$$ Q^{(T)} = \sum_{t=1}^{T} \sum_{i=1}^{N} \sum_{j \in B_i} n_i(t) \frac{( \hat{p}_{ij}(t) - \hat{p}_{ij} )^2}{\hat{p}_{ij}} \sim \text{asy} \;\chi^2 \left( \sum_{i=1}^N (a_i - 1)(b_i - 1) \right) $$

I just need to calculate the value of the right hand side of the test statistic which is an asymptotic chi square distribution. How can I find those values? All I have is the normal chi square tables.

  • $\begingroup$ What are $a_i$ and $b_i$? Please consider adding a reference for this statistic. $\endgroup$ Commented Jan 23, 2015 at 8:03
  • 2
    $\begingroup$ Isn't "asy" an attribute of "~" rather than of $\chi^2$? That it, the expression on the left behaves asymptotically as a $\chi^2$. Then you need no "asymptotic $\chi^2$" random variable, the regular $\chi^2$ will do. $\endgroup$ Commented Jan 23, 2015 at 8:16
  • $\begingroup$ @fgnu all I need is whether this needs a separate table of values or the regular table of chi squared values can be used. Like Richard has mentioned. $\endgroup$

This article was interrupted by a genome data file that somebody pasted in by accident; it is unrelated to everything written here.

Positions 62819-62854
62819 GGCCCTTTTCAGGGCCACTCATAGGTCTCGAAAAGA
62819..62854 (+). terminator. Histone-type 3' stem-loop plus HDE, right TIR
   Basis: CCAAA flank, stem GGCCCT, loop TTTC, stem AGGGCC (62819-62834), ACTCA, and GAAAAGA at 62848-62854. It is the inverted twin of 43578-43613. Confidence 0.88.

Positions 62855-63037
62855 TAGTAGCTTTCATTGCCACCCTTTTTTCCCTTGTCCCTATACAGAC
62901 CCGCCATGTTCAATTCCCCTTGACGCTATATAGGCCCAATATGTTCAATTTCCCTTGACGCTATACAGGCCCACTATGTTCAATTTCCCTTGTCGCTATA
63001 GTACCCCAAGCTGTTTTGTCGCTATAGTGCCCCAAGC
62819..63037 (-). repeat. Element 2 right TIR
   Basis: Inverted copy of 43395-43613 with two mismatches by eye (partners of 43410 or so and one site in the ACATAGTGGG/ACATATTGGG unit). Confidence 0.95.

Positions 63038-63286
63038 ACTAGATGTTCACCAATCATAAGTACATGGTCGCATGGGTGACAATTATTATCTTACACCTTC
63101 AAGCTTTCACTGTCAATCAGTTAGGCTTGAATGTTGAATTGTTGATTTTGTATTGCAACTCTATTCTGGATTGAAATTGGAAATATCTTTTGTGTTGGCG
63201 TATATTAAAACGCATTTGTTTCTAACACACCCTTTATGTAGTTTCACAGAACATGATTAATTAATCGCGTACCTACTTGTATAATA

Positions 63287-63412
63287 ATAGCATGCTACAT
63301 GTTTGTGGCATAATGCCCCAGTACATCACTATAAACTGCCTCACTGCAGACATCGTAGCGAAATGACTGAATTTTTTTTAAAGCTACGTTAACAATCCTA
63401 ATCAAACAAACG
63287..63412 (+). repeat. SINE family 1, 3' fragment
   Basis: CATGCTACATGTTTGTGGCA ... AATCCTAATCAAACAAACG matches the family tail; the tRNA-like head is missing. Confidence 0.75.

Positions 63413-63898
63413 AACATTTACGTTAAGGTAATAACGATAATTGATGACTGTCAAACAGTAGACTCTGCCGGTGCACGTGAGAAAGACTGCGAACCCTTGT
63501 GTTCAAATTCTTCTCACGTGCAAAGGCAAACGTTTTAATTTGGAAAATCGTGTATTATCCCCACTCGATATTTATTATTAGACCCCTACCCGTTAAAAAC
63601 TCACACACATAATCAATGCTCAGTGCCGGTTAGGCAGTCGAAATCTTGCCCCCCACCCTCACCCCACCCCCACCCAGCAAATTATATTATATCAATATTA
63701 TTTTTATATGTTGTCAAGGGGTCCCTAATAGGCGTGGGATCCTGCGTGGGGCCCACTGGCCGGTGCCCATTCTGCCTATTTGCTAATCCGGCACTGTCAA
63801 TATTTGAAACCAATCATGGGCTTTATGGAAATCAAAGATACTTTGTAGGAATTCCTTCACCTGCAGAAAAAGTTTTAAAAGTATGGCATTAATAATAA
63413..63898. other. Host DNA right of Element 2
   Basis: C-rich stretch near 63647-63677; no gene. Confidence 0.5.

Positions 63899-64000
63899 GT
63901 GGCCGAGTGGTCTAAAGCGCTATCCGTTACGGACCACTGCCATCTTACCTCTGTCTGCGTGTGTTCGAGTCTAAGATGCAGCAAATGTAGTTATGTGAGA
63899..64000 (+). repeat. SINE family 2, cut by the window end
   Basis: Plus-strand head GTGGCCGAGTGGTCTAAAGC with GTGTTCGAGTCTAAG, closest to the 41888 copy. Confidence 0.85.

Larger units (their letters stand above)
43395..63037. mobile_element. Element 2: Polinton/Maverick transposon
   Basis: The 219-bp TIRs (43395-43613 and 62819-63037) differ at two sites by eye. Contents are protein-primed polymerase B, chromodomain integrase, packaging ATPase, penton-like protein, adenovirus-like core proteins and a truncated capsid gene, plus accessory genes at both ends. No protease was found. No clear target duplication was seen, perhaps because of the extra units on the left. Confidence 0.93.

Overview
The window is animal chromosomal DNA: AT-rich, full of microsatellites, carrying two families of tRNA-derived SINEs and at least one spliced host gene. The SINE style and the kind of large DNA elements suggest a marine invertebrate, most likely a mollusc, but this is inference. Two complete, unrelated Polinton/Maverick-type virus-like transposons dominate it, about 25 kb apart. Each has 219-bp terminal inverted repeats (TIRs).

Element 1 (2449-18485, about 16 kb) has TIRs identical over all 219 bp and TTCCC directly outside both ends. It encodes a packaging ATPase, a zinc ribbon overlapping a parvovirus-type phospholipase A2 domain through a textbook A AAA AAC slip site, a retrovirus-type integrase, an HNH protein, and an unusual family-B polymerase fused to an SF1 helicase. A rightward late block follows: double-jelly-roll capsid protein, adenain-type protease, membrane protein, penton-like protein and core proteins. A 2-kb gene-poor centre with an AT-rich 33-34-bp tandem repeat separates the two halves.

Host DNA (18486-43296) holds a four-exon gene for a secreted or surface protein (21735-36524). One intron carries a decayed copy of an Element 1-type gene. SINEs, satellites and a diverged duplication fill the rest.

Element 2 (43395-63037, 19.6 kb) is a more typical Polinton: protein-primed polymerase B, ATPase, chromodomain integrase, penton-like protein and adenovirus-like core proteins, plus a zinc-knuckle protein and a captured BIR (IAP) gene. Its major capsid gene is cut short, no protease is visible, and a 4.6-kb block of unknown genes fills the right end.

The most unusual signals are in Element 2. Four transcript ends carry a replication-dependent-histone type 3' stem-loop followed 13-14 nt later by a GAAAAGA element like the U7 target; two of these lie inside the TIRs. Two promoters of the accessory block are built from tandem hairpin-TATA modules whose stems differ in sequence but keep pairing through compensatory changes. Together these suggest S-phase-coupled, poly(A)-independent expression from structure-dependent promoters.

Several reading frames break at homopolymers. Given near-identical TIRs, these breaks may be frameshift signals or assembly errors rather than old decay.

– Heisenberg
    Commented Jan 23, 2015 at 8:42

1 Answer 1


There is no such thing as an asymptotic $\chi^2$ distribution, hence such tables would not exist. What is implied (extremely poorly) by your notation is that the distribution of the $Q^{(T)}$ statistic is asymptotically a (standard/central) $\chi^2$ distribution with a parameter that can be estimated in finite samples as $\sum_{i=1}^N(a_i−1)(b_i−1)$. Use regular tables with degrees-of-freedom parameter equal to $\sum_{i=1}^N(a_i−1)(b_i−1)$.


Your Answer

By clicking “Post Your Answer”, you agree to our terms of service and acknowledge you have read our privacy policy.

Not the answer you're looking for? Browse other questions tagged or ask your own question.